The data science ecosystem is vast. It encompasses many technologies – from those focused on cleaning and curating data sources in the most initial steps, to those performing machine learning and predictive analytics in the final step of disseminating results. In between, you’ll find technologies that perform data collection and assimilation, like databases, ETL (extract, transform and load) tools, business intelligence solutions and many others.

Data science is not one of these things; it’s all of them.

While data scientists rely on myriad tools to derive insights and build predictive models, data science remains a human-driven, iterative process – particularly in the critical feature engineering stage.

What is feature engineering?

Before data scientists can apply machine learning to understand and operationalize a solution to a business need, they need to define the prediction problem. Then, they must brainstorm and calculate explanatory variables. This is feature engineering, and it has been one of the most persistent bottlenecks in the data science process.

A data scientist tackling this task for, say, an e-commerce company that wants to predict future sales behavior, might start by asking questions such as:

  • How often does the customer purchase products?
  • How long has it been since the customer purchased last?
  • Does the customer typically buy low-end or high-end products?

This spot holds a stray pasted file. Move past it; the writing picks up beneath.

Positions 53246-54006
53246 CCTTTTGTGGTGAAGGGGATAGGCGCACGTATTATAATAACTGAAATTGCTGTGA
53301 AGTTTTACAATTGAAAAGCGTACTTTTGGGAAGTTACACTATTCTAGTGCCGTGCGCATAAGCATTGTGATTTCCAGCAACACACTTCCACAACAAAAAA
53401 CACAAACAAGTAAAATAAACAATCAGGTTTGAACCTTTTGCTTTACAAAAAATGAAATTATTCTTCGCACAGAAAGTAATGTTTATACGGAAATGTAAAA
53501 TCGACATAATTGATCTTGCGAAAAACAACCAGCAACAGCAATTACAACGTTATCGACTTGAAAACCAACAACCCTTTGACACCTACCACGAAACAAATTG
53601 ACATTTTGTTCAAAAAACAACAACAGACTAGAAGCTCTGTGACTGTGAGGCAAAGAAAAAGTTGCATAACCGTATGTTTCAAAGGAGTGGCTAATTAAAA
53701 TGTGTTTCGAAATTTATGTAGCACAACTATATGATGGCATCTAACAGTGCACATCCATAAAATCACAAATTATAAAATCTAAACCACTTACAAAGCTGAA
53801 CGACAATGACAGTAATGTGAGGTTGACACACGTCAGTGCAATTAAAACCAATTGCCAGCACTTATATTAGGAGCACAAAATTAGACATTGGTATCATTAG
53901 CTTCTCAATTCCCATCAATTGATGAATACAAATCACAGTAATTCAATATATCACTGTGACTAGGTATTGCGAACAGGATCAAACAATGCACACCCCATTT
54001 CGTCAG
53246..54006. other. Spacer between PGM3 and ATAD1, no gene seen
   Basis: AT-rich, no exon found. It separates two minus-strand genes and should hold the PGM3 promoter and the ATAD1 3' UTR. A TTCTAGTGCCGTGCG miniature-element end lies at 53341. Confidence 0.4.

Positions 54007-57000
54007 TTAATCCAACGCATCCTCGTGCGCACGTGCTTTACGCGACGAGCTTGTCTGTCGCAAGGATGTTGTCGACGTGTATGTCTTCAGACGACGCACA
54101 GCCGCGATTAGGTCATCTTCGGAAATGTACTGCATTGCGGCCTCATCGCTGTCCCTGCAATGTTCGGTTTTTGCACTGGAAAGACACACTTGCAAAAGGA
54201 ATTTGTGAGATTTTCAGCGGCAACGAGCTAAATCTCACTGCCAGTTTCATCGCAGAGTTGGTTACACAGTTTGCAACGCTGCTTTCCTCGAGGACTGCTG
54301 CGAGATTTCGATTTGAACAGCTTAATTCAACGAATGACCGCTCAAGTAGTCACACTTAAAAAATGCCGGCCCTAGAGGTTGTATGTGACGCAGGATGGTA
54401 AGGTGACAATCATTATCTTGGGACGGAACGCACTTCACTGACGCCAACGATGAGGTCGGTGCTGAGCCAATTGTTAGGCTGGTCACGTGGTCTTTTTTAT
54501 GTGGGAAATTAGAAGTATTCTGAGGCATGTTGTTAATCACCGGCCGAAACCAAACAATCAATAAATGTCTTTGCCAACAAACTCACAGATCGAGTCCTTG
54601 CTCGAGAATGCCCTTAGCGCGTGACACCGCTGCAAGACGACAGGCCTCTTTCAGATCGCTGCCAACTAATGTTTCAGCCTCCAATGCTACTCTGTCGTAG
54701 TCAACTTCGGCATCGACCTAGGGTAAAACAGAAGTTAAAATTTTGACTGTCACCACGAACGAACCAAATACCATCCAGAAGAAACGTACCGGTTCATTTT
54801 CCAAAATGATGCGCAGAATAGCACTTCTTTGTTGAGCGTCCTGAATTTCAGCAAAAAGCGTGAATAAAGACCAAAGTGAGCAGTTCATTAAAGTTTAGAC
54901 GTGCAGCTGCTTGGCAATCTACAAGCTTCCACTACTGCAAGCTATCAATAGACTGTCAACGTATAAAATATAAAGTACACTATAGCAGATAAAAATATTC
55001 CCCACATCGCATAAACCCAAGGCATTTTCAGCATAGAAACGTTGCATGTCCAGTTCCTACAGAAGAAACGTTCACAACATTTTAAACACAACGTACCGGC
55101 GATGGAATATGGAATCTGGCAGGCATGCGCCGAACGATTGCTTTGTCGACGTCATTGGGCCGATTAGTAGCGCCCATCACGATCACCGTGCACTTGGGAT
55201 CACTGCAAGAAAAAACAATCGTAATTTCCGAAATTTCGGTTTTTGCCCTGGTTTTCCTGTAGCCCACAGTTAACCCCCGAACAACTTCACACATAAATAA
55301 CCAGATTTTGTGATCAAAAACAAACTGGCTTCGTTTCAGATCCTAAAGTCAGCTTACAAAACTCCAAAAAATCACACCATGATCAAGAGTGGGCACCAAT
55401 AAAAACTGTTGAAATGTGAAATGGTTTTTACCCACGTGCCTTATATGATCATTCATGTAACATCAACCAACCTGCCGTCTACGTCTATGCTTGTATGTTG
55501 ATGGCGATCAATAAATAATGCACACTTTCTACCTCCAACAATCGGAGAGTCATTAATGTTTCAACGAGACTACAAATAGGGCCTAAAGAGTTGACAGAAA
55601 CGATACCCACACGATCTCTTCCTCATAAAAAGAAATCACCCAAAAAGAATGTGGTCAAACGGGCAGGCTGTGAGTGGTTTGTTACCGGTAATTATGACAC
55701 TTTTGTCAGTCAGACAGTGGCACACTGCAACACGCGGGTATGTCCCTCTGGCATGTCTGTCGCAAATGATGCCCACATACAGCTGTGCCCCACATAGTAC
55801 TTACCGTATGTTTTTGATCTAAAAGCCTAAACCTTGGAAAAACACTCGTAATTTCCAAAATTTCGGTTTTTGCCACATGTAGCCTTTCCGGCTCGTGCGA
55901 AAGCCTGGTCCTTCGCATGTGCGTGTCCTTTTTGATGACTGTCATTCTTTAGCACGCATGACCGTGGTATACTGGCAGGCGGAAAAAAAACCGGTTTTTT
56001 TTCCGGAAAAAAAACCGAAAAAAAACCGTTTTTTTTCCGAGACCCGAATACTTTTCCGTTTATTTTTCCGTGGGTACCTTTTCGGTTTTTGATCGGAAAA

• How often does the customer abandon products in the cart?

These questions are then translated into features by following relationships, aggregating values and calculating new features. Doing that manually, however, can take a team of data scientists weeks or months. Not only does that hold up the machine learning work to come and slow the process of solving the initially identified business need, it also increases the potential for errors that sometimes aren’t uncovered until projects are near completion.

That’s why feature engineering is the No. 1 part of the data science process ripe for automation. According to Gartner, even if your “organization already has a data science team…it may need to be enhanced with even more specialized data science skills specific to machine learning, such as feature engineering and feature extraction.”

Removing the bottlenecks in the data science process

Feature Labs’ Deep Feature Synthesis algorithm automates the onerous work of feature engineering, so data scientists can solve more business problems, based on more predictive questions, more easily and much more quickly. It’s about accelerating data science so companies can adopt Machine Learning 2.0, which streamlines the process of creating and deploying new machine learning products and services.

Once enterprises automate feature engineering, they reap greater value from data science. When they solve their most pressing problem, they can start on the next one. And the next. And the next. They move from solving one prediction problem to solving 10 or 100 in the same period of time. It completely changes the way data science teams apply machine learning.

By providing a reusable framework to automatically formulate prediction problems, automated feature engineering enables the building of more unique predictive problems. This shift is changing what teams can do with their data, across every part of the data science ecosystem.

Learn more in the peer-reviewed paper, “Deep Feature Synthesis: Towards Automating Data Science Endeavors.”